The fresh young leaves are eaten as a pot herb by many rural people. Arnold et al. (1985) found that the leaves are rich in calcium, iron, nicotinic acid and vitamin C. The fruits have an overall nutrient composition slightly better than that of the cucumber and is sought after as a water source by the Khoisan of the Kalahari and in other dry areas. R.Marloth, the famous South African botanist, noted on his specimen no. 10040 (now in the National Herbarium), that he bought agurkies in a shop in Cape Town in January 1921. He found the flavour slightly acid and the odour of the pulp like real cucumbers.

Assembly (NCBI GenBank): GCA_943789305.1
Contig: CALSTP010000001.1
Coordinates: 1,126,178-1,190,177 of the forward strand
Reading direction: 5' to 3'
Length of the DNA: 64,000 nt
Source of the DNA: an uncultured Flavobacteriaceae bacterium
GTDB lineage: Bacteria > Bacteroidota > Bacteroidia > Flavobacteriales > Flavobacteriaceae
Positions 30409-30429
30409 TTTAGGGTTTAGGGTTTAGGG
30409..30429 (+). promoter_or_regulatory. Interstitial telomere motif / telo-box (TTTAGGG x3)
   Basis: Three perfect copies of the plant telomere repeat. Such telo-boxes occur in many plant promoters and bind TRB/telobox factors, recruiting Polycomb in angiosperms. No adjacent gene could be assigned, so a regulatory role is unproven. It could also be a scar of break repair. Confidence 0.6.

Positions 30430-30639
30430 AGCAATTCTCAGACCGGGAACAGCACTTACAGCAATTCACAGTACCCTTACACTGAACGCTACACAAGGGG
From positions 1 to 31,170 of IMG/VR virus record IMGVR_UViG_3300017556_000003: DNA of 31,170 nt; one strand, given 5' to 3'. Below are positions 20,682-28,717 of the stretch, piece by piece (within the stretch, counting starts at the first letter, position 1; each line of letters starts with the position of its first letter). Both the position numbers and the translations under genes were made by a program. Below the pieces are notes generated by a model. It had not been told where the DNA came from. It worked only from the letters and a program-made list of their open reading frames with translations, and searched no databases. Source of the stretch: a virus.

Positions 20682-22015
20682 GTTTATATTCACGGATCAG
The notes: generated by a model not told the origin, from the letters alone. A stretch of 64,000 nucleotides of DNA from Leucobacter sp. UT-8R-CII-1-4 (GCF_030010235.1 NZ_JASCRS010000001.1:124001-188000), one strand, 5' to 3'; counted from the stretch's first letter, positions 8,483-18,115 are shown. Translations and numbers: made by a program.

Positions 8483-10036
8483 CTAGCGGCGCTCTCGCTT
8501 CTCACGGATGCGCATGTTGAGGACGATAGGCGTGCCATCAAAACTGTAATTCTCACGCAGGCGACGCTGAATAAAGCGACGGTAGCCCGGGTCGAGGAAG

The non-bitter fruits of C. africanus have been pickled and preserved at the Cape since the late 17th century. Recipes for these delicacies are found in several publications e.g. Rood (1994). The same recipes can be used for the cultivated West Indian gherkin, C. anguria var. anguria. This plant was taken by slaves from West Africa to the West Indies where it was domesticated.

Growing Cucumis africanus

This species is not discussed in any of the standard horticultural books on indigenous South African plants. However, its natural habitat and ecology can be used as guidelines. C. africanus is an unlikely subject for the suburban garden; it should be treated as a climber rather than as a prostrate plant with long runners. If seed of the non-bitter form with large fruit could be obtained, it should make an interesting addition to your collection of indigenous plants with edible fruit.